Humans have inhabited the rain forests of Costa Rica for 10.000 years. The region long served as an intersection for America’s native cultures.
The region hosted roughly 20 small tribes, organized into Chiefdoms, indicating a permanent leader, or Cacique, who sat atop a hierarchical society that included shaman, warriors, toilers and slaves. Guayabo contains the only major archaeological site, which is thought to be an ancient ceremonial center, it featured paved streets, an aqueduct and decorative gold.
To the east, the Carib Indians, naked and fierce, dominated the Atlantic coastal lowlands. Adept at seafaring, the Carib tribes were a conduit of trade with the South American mainland.
The Indians in the northwest were connected to the great Meso-American cultures. Aztec religious practices and Mayan jade and craftsmanship are in evidence in the Península de Nicoya, while Costa Rican quetzal feathers and golden trinkets have turned up in Mexico.

The colonial period began when Christopher Columbus reached the eastern coast of Costa Rica on his fourth voyage on 18 September 1502. Numerous subsequent Spanish expeditions followed, eventually leading to the first Spanish colony, Villa Bruselas in Costa Rica in 1524.
During most of the colonial period, Costa Rica was the southernmost province of the Captaincy General of Guatemala.
Costa Rica's distance from the capital in Guatemala and the lack of resources such as gold and silver, made Costa Rica into a poor, isolated, and sparsely inhabited region within the Spanish Empire. Costa Rica was described as "The poorest and most miserable Spanish colony in all America" by a Spanish governor in 1719.

Like the rest of Central America, Costa Rica never fought for independence from Spain. On September 15, 1821, after the final Spanish defeat in the Mexican War of Independence (1810–21), the authorities in Guatemala declared the independence of all of Central America.
In 1856, William Walker, an American filibuster began incursions into Central America. After landing in Nicaragua, he proclaimed himself president of Nicaragua and re-instated slavery. He intended to expand into Costa Rica and after he entered Costa Rican territory, Costa Rica declared war. Led by Commander in Chief of the Army of Costa Rica, President Juan Rafael Mora Porras, the filibusters were defeated and forced out of the country.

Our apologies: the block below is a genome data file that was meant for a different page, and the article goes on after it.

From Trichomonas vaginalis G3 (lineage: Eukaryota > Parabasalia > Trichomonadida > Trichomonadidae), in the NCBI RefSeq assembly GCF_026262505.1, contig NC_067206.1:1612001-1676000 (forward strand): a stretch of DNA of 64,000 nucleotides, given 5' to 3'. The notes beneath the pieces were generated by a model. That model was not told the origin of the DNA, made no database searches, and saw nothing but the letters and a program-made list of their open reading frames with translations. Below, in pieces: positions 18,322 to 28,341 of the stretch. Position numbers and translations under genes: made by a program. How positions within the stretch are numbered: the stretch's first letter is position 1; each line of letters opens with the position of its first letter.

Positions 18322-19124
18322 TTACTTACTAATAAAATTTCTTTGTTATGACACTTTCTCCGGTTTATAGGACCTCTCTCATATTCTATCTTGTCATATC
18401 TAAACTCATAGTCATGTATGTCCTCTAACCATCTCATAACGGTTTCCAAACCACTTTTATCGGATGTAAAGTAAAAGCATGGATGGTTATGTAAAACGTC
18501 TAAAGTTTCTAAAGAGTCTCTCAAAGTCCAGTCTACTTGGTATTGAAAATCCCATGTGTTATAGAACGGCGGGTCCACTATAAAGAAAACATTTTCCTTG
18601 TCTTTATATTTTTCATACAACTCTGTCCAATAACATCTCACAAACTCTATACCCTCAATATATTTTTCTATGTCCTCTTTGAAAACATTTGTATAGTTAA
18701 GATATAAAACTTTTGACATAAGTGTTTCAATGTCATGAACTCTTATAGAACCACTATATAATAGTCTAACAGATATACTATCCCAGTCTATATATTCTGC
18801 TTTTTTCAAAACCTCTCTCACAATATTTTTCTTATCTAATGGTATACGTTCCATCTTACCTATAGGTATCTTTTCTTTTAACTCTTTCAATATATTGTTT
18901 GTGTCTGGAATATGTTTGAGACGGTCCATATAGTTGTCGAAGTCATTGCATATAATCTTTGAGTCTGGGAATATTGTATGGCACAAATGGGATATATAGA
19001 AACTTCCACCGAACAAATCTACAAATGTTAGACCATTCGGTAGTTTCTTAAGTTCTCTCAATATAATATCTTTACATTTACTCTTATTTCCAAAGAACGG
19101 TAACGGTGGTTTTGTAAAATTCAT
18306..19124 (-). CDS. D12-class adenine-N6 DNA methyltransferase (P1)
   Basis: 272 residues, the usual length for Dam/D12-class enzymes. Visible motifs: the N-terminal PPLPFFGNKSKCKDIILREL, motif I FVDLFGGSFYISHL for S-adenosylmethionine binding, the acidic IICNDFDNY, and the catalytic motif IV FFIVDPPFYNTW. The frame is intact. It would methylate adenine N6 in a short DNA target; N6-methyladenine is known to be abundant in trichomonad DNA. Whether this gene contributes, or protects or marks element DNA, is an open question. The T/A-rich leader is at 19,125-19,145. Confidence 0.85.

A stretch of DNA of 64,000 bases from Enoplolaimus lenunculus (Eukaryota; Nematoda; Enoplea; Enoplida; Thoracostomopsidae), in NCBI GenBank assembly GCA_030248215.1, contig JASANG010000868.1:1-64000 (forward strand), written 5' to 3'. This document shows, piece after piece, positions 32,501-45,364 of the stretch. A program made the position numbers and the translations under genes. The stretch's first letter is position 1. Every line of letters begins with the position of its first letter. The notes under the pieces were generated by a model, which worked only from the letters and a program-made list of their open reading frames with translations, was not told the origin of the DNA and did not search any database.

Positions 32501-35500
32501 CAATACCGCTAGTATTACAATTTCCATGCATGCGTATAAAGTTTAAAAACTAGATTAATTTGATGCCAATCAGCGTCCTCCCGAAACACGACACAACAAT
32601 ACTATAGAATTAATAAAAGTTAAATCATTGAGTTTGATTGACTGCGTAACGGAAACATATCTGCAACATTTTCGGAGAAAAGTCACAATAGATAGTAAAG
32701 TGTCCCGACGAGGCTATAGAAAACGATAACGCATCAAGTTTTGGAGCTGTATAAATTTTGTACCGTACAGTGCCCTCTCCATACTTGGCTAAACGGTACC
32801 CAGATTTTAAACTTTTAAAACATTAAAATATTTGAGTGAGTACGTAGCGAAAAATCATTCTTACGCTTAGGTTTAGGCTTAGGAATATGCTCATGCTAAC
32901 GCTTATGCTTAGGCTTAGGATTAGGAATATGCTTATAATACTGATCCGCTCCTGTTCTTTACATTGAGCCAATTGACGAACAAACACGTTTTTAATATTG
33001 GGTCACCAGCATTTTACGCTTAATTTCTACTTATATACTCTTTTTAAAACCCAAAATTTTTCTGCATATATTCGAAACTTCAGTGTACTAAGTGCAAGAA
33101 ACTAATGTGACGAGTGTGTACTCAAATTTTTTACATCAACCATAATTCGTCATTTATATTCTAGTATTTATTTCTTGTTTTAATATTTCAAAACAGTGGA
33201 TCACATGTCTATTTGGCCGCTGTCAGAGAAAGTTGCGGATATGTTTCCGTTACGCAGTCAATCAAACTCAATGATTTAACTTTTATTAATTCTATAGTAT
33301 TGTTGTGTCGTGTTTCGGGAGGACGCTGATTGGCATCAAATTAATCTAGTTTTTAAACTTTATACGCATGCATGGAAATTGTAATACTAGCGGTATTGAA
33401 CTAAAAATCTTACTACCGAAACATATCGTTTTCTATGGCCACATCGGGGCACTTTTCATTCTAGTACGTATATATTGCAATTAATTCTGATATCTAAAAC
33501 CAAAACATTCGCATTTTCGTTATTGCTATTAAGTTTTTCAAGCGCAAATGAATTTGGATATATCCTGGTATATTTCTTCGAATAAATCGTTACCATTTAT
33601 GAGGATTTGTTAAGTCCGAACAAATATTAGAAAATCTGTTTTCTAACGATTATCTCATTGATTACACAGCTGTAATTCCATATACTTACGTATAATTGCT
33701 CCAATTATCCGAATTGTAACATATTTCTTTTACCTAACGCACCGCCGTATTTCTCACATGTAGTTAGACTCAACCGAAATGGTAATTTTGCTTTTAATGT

An era of peaceful democracy in Costa Rica began in 1869 with elections considered the first truly free and honest ones in the country's history.
Costa Rica has avoided much of the violence that has plagued much of Central America. Since the late nineteenth century, only two brief periods of violence have marred its democratic development.
In 1917–19, Federico Tinoco Granados ruled as a dictator, and, in 1948, José Figueres Ferrer led an armed uprising in the wake of a disputed presidential election.
In 1949, José Figueres Ferrer abolished the army; and since then, Costa Rica has been one of the few countries to operate within the democratic system without the assistance of a military.

I have visited Costa Rica in januari 2005

It was part of my 30 days trip to Central America.

These are the places i have seen

Rincon de la Vieja National Park
Cano Negro Wildlife Refuge
Cahuita National Park
Border Crossing Paso Canoas
Manuel Antonio National Park
Rio Tarcoles
San Jose

Please let me know when you're having questions.
i would be pleased to help you.

Things to do and other tips
This illustrate's my memories of Costa Rica
Drinking a beer when a "Sloth-family" came down the tree

See my "Things to do " pages for more pictures.

When i'am visiting a country i like to be prepared;
So i know something about the Country and i can plan the things to visit.
That's why i 'm reading books;looking at travel maps etc.

See my "Things to read" pages for Books/Maps about Costa Rica